Op-Ed: Europe's Jews: A Pro-Zionist Exposes Dutch Enemies
Dr. Manfred GerstenfeldThe writer has been a long-term adviser on strategy issues to the boards of several major multinational corporations in Europe and North America.He is board member and former chairman of the Jerusalem Center for Public Affairs and recipient of the LIfetime Achievement Award (2012) of the Journal for the Study of Anti-Semitism.
“At the United Nations, Iranian President Mahmoud Ahmadinejad once predicted that the apocalyptic Mahdi will arrive, lead the war against the Jews and subjugate the entire world to Islam. This destruction is exactly what Ahmadinejad and other Iranian leaders want to carry out. Religious fanatics do not accept our rational arguments. I am concerned about my two sons, but also about the future of the Netherlands and our culture. That is why I became a parliamentarian.
“In 1993, I opposed the Oslo agreements explaining that they were a disastrous trap. When Israeli Prime Minister Binyamin Netanyahu came to the Netherlands, I said that Israel should construct as many settlements as possible in Judea and Samaria. The country needs borders with strategic depth. In some areas, the 1967 armistice line is only twelve kilometers from the sea.”
Wim Kortenoeven was a Dutch Parliamentarian for the Freedom Party from 2010. He left the party in summer 2012 when its platform for the September parliamentary elections called for the prohibition of all ritual slaughter. Before, Kortenoeven was in charge of research and documentation at the Dutch pro-Israel lobby CIDI. He grew up as an active Protestant, but later left the church.
“My 2007 book about Hamas was the first Dutch study on this organization. Despite its many terrorist acts, successive Dutch governments presented Hamas as a movement with different political, humanitarian and military branches. The socio-economic recruitment mechanism for the terror branch was seen as a hopeful alternative to the PLO. It would help build the desired Palestinian society.
“After the Netherlands changed its policy in 2003, it made a major effort to put Hamas on the European Union’s list of terrorist organizations. This came about only after a few years. This development reflects the character and naïveté of Dutch Middle Eastern policy. Such mistakes can have fatal consequences - and not only for the Dutch. Yet once the Dutch become aware of their blunders, they often try to correct them. The question remains - if Europe had acknowledged Hamas’ murderous intentions earlier, would there have been fewer murdered Israelis?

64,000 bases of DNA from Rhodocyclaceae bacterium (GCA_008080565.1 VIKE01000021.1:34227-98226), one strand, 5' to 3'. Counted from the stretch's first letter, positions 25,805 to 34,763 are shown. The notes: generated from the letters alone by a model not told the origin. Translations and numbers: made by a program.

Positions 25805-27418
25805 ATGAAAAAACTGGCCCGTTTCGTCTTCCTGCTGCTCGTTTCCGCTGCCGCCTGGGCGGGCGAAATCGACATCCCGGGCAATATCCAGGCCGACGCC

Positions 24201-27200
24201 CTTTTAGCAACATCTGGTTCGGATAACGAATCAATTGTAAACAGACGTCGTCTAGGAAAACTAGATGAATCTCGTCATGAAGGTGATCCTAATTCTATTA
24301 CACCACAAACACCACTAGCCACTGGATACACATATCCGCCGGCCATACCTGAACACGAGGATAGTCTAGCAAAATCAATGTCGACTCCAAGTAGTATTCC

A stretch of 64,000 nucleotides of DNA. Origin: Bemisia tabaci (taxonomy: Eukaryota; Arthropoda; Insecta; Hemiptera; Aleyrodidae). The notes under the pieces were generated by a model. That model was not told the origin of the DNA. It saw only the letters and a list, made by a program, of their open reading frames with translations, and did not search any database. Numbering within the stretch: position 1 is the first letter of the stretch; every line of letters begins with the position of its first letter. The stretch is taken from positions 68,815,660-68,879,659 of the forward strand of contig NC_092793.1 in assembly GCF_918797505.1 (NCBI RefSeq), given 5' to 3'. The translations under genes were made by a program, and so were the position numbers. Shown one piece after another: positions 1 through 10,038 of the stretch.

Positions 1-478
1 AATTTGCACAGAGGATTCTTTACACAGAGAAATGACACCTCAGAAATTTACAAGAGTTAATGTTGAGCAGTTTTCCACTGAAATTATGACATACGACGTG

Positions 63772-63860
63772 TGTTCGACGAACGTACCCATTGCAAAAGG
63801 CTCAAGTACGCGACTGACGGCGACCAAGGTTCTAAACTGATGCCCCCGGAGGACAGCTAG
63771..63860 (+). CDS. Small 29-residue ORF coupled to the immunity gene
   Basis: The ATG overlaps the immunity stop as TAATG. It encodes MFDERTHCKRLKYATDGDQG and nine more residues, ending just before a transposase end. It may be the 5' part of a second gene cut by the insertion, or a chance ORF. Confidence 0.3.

“My book received positive critiques from many scholars. However, not a single major Dutch paper reviewed it. The Jewish weekly NIW had it heavily critiqued by a member of a Jewish pro-Palestinian organization who saw Hamas as a reasonable alternative to the PLO. This, despite the fact that the Hamas charter and several spokesmen stress that all Jews have to be murdered and that Muslims will conquer the Western world. The book also documented the worldwide ambitions of the Muslim Brotherhood, of which Hamas is a supporter. Yet bearers of bad news, as my book was, aren’t very welcome and that is not only a Dutch phenomenon.”
Kortenoeven continues: “In 1976 when I was 21, I came on my first visit to Israel. At a kibbutz on the Jordanian border, I worked on a former minefield with a tractor. This created a connection to the land for me. The link with Israel and its people has become central to my life. I also recognize the intrinsic value of the Jewish religion."
“My love for Israel led me to my previous position at CIDI. Israel has many opponents in the Netherlands. Several development aid organizations try to make Hamas acceptable. These Dutch ‘humanitarian agitators’ include Oxfam Novib, the Protestant Icco and the Catholic Cordaid, as well as peace organizations such as the Protestant IKV and the Catholic Pax Christi.
“Many Dutch media outlets have a negative influence on Israel’s image. A number of factors are involved. One is sensationalism, another is Arab manipulation of the media vis-a-vis the openness of Israeli society. The change in character of the Dutch population also plays an increasing role. Political parties have a growing interest in the views of the Muslim minority, which now represents one million people among the sixteen million-plus general population.
“In the Labor Party, the situation is bad. A variety of its officials are Muslims. Since the Dutch municipal elections of 2006, Muslims are in control of various local branches. A number of these officials cannot even express themselves properly in the Dutch language. Some admitted publicly that they don’t even know the party’s platform.
“The extreme left Socialist Party and the Green Left Party are even more dangerous for Israel. Many influential members see an ideological bond between international socialism and Islamism. They falsely believe that the so-called non-racist structure of Islam expresses international solidarity and justice. Furthermore, they view Muslims and other non-Western immigrants as a new proletariat and thus a target voter group.
“I often say in my lectures, ‘It always starts with the Jews, but it never ends with them.’ There are politicians in the Netherlands who also want to understand Israel’s problems. They do not realize however, that the clash of civilizations with Islam is unavoidable and borderless.
"The Netherlands will not be able to escape it in the long run.”